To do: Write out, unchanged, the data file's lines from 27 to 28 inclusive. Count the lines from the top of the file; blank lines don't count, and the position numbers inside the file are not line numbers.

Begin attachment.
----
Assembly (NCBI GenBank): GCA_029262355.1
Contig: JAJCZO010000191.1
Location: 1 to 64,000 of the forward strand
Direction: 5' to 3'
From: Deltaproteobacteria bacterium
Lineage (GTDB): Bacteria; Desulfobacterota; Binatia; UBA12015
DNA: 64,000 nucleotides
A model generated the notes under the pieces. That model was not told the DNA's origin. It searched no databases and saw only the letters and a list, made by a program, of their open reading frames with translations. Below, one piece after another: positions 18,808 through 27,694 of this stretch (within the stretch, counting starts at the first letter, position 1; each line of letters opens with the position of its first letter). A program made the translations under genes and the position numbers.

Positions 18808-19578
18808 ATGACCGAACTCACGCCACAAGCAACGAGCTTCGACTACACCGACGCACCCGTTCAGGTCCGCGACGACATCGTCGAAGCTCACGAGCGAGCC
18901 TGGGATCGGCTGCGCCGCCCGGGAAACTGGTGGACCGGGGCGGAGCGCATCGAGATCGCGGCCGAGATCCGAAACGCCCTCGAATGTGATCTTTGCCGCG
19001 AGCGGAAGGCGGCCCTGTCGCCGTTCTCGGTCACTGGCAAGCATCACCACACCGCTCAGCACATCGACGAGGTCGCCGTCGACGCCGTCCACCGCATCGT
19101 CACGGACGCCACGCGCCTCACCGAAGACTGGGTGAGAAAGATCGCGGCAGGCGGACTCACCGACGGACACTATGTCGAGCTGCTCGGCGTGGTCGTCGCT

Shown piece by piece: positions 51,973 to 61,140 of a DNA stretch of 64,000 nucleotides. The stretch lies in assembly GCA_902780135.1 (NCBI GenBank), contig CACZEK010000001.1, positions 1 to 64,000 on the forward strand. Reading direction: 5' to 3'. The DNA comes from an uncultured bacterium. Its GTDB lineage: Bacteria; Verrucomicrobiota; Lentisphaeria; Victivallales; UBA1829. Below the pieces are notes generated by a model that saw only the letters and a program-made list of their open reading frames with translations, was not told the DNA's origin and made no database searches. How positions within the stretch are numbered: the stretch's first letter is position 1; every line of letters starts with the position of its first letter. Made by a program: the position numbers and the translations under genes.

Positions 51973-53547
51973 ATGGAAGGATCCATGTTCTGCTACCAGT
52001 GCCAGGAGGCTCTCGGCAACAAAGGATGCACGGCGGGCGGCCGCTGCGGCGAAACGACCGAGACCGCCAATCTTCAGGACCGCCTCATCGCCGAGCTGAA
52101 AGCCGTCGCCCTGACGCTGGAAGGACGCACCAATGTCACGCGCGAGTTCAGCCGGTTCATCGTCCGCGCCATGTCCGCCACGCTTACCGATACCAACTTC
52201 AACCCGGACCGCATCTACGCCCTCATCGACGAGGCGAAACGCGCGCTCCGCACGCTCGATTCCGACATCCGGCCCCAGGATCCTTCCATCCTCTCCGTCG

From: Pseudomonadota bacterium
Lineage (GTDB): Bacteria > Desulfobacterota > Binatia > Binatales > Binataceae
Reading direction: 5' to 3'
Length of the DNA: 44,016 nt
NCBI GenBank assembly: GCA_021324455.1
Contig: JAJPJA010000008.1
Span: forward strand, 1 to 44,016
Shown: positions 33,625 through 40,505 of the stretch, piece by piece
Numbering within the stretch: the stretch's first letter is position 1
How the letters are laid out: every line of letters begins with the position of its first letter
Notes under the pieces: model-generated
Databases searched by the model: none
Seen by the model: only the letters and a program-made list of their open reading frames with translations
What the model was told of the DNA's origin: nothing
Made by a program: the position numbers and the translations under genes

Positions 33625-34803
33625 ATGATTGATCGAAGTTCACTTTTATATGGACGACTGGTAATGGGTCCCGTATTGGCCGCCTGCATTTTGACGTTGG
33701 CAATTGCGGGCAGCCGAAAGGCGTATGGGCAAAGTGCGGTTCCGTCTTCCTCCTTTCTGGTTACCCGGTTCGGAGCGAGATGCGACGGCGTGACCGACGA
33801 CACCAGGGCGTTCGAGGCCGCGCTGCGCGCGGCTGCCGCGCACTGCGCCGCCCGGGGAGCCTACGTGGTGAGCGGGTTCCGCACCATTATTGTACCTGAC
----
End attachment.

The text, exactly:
Shown: positions 33,625 through 40,505 of the stretch, piece by piece
Numbering within the stretch: the stretch's first letter is position 1